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tlemen who call at your master's
house when he's away."
"You'll excuse me, sah," said Sam.
"There ain't no gentlemen calls when
the master's away."
"Would $10 change your opinion?"
inquired the shabby little dectective.
"It might,' 'said Sam, "if there was
any. But seeing there ain't, it would
Sam swung on his heel, but the lit
tle man came hurrying after him, and
began speaking rapidly, in tense
whispers. He flaunted the $10 bill
under Sam's nose again. Sam caught
him by the collar and shook his huge
black fist under his nose.
The next day there was another
man in his place, who took no notice
Sam could not help seeing the mail
and he recognized the writing of cer
tain letters very well. He was at his
wits' end how to proceed. Once he
caught the second shabby man at
tempting to enter the house in the
guise of a gas inspector, just after
the postman called. The second man
had the mail in his hand when Sam'
collared him and pushed him into the
"Sam," said his mistress, "you can
start on your vacation tomorrow."
"Yes, ma'am, thank you," said
"You can take your two full weeks
and your money "
"Oh, Lord, Mis' Ammt, I don't want
to go now," said Sam imploringly.
His look might have melted a stone,
but Mrs. Ammt was seized with fury.
"I'm tired of your spying about
me," she cried, stamping her foot "I
tell you to go and afterward you
can report to Mr. Ammt for instruc
tions." "Yes, ma'am," said Sam humbly.
He went after breakfast, but was
back at his post that afternoon. He
came in at an hour when he knew his
mistress would be out and the serv
ants engaged. He came in softly
through the front door, with his mis
tress' spare key, and went to his
room. Nobody would be likely to,
trouble him there or to suspect his.
It was a big house. The servants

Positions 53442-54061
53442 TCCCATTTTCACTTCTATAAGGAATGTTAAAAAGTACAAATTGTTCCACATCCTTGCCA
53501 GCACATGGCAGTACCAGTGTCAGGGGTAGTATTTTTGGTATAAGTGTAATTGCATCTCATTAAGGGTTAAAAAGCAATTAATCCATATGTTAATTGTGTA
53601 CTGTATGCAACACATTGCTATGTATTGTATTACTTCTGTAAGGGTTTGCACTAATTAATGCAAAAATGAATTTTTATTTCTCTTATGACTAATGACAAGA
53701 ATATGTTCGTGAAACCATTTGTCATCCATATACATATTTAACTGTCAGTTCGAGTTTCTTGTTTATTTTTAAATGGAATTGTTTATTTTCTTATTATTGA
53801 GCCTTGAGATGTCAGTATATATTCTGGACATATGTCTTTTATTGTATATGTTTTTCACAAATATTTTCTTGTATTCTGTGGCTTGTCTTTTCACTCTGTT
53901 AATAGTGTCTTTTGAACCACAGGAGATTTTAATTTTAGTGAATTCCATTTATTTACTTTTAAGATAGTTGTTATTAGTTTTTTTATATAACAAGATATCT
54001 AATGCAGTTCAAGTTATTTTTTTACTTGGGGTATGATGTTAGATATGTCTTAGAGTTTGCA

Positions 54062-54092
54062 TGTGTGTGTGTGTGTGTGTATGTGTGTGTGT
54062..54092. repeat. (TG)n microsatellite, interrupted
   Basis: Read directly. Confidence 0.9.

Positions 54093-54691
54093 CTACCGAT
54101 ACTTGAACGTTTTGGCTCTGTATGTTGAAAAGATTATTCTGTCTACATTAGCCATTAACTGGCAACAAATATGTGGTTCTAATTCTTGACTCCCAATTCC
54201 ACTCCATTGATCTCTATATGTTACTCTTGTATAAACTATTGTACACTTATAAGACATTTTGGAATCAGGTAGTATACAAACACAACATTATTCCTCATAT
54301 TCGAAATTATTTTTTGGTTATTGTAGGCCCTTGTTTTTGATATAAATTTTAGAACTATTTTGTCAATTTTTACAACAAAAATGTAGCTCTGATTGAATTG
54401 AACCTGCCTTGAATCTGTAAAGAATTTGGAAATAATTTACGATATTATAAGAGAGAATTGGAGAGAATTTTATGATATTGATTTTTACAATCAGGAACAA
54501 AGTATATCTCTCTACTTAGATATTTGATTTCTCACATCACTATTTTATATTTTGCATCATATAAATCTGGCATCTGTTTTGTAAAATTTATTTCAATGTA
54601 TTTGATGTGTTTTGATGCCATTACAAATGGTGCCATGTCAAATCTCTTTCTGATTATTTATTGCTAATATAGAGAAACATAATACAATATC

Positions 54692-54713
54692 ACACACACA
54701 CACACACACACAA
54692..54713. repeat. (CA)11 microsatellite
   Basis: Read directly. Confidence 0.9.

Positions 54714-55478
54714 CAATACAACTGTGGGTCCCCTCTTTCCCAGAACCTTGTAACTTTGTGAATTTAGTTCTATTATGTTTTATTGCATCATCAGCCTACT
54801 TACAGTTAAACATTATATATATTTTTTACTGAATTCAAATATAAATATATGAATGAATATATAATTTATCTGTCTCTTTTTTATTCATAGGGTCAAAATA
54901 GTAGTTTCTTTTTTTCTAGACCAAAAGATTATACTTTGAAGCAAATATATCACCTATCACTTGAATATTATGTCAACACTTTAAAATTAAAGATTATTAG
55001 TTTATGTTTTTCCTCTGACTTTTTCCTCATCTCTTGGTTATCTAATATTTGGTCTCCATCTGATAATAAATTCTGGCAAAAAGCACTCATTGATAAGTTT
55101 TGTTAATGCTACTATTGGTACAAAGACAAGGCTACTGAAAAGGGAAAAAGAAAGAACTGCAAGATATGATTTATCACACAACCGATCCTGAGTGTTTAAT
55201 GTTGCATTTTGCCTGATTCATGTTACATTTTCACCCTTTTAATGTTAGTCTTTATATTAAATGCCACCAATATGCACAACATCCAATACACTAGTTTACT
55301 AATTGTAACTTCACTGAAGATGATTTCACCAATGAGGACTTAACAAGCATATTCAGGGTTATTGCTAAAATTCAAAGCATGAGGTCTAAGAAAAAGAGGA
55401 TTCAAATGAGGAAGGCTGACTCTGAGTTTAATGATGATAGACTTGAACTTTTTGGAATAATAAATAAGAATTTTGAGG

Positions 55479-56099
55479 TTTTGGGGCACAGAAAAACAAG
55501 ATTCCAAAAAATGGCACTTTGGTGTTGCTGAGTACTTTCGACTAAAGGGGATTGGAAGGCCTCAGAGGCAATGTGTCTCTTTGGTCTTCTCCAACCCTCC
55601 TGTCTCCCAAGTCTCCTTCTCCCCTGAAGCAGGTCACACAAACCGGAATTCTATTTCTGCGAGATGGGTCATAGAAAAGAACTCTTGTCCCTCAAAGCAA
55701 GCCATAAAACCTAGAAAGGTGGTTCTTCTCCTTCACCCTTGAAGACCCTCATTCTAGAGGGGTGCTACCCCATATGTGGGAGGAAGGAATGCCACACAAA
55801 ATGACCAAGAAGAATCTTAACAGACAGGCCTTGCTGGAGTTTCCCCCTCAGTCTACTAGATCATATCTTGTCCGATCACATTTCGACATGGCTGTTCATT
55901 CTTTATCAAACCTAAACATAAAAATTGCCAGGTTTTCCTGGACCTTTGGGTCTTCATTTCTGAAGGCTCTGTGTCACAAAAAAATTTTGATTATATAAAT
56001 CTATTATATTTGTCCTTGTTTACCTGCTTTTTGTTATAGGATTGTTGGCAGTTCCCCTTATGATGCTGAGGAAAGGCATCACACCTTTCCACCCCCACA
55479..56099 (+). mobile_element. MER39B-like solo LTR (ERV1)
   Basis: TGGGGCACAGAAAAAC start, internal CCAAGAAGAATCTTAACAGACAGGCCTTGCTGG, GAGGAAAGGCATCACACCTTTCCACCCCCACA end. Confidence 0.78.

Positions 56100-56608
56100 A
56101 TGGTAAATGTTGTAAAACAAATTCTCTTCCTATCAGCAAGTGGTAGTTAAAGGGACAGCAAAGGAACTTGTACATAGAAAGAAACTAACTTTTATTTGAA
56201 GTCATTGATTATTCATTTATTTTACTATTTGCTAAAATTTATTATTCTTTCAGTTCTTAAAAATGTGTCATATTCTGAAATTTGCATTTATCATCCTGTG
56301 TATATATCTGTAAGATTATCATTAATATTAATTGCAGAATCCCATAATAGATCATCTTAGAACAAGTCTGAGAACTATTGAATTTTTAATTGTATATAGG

downstairs could not hear what went
on in the drawing rooms. But Sam's
ears heard the unmistakable but soft
click of a key in the latch. He was
down the stairs like a panther be
fore the man who was coming up
had reached the top of the first flight.
And yet, swiftly as he moved, he had'
caught a glimpse of Lily Ammt, seat
ed upon the lounge under the electric
light, pretending to read, and waiting
for the man she loved with all her
He knew, too, that the second
shabby man was somewhere in the
Sam's voice rose loud at the head
of the first flight of stairs.
"Mis' Ammt's very sorry, Mr.
Trent, sir," said Sam. "She's very
sorry she can't see you this evening.
You see, sir, Mr. Ammt's away on
Sam's heart almost melted as he
looked into the despairing face of the
man in front of him. Upstairs he
heard the rustle of the pages cease
and he knew that Lily Ammt had
"Mr. Ammt asked me to say how
sorry he was, sir," continued Sam,
standing implacably in front of
"He did, eh?" stammered Trent
"Who the dickens are you?"
"Why, I'm Sam, sir," answered
Sam. "Never had any other name, I
reckon. Don't you remember seeing
me, sir, when you called on Mr. and
Mrs. Ammt last month? It was me
handed you the cigar box, sir."
That was the height of Sam's in
ventive ability. He had never seen
Trent in his life before and Trent
had certainly never called there.
As the man turned away and be
gan to descend the stairs Sam fol
lowed him. In the hall he looked up
at him imploringly. "You see, sirr
Mis' Lily's my charge, sir," he said,?